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Children aren’t the only people who are vulnerable to abuse in our society; certain adults also make easy targets for maltreatment.
Minnesota’s Vulnerable Adult Act defines a vulnerable adult as anyone over the age of 18 years old whose disabilities render them dependent on the care of others, including the following:
People with physical, mental or emotional disorders that prevent them from caring for themselves without help or protecting themselves from maltreatment People in the hospital, nursing home, assisted living facility, foster care, board and care homes, transitional care units and similar licensed care facilities People who receive personal care assistance, in-home care, day services or other licensed services
People with disabilities are more likely to experience violence than people without disabilities. In fact, data shows that in 2015, people with disabilities were 2.5 times more likely than non-disabled people to experience violent victimization and three times more likely to experience serious violent crimes (sexual assault, aggravated assault, robbery).
The State of Minnesota takes abuse crimes against vulnerable adults seriously. If you’ve been charged with vulnerable adult abuse, you could be facing severe penalties. Keep reading to learn more about abuse crimes against vulnerable adults and why you need an experienced criminal defense lawyer in your corner.
At Toepfer at Law, we know that situations are rarely as simple as they seem. If you’ve been charged with a crime and no one is listening to your side of the story, don’t give up—we’re here to take your call. Contact us today at (320) 497-4416.
Adult abuse encompasses a lot more than just physical harm. A better way to think about abuse crimes against vulnerable adults is in terms of maltreatment, which includes the following:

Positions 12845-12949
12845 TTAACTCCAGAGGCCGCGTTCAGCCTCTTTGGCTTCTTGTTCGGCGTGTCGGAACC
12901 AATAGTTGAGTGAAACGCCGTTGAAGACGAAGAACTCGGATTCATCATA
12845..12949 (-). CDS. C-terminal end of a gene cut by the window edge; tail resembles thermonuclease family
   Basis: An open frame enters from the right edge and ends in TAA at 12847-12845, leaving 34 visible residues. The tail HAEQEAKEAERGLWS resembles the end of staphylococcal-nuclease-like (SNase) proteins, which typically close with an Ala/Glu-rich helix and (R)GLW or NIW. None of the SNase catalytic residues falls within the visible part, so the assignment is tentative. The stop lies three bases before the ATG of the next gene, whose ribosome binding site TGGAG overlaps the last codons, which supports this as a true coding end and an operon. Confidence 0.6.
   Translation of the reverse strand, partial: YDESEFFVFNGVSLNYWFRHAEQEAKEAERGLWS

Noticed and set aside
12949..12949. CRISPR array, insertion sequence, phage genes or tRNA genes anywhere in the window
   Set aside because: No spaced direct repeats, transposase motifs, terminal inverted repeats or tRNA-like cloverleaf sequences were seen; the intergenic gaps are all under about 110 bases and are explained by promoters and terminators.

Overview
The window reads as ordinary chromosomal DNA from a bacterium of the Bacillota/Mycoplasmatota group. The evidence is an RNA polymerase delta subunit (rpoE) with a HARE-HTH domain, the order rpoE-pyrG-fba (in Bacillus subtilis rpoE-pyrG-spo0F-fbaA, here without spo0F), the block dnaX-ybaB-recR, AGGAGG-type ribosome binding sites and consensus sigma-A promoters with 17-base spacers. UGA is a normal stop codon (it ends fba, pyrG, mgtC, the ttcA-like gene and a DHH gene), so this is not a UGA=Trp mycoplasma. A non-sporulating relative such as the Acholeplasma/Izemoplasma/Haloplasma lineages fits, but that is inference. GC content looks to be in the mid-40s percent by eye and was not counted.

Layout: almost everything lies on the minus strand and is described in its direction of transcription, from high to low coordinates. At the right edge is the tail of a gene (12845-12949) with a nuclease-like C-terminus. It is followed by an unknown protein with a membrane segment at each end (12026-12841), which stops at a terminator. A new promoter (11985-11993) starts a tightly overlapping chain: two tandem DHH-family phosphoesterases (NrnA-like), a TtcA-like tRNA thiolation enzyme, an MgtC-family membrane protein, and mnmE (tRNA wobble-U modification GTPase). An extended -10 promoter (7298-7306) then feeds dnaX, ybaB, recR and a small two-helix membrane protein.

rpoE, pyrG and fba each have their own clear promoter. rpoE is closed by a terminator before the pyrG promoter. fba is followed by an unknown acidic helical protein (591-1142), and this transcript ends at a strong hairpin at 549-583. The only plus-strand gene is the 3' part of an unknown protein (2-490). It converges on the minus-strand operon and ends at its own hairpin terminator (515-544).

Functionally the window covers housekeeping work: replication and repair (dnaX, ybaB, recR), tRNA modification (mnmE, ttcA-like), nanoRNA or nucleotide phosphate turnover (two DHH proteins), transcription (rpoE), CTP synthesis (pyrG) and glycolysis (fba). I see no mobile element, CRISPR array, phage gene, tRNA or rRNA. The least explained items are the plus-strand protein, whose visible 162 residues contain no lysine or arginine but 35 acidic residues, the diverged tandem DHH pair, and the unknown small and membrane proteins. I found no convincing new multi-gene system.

Abuse. Abuse has a number of categories, including physical, emotional or sexual abuse. It can also mean the use of restraints, involuntary seclusion or punishment.
Neglect. Neglect is a lack of basic care. It can include a failure to provide food, clothing, shelter or access to health care. It can also mean a lack of supervision needed to ensure a dependent’s health, safety or comfort.
Financial exploitation. Vulnerable adults often rely on caregivers or family members to manage their finances. Financial exploitation includes theft, withholding money or property from the vulnerable adult or using that adult’s money and property in a way that has no benefit to them.
Charges for abuse crimes against vulnerable adults correspond to the type of abuse suffered. That means a person may be charged with criminal abuse, criminal neglect or financial exploitation of a vulnerable adult.
The punishment for abuse crimes against vulnerable adults will depend on the type and severity of the alleged abuse. Minnesota Statute 609.233 breaks punishments down into categories according to crime.
If criminal abuse results in the death of a vulnerable adult, the accused may face up to 15 years in prison, a fine of up to $30,000 or both. Inflicting great bodily harm could result in imprisonment for up to 10 years, a fine of up to $20,000 or both; substantial bodily harm can mean five years in prison, a fine of up to $10,000 or both. In less serious cases, the convicted may face up to a year in prison, a fine of up to $3,000 or both.
Criminal neglect may be considered a gross misdemeanor crime or felony deprivation. If the accused inflicted great bodily harm, they may be sentenced to up to 10 years in prison, a fine of up to $10,000 or both. If their conduct resulted in substantial bodily harm to the vulnerable person, they may be sentenced to up to five years in prison and be fined up to $5,000.
The penalties for financial exploitation generally depend on the amount of money or the value of the property that was stolen or mishandled. Those who financially exploit a vulnerable person in an amount between $500 and $35,000 dollars could spend between 90 days and 20 years in prison and be subject to fines between $1,000 and $100,000.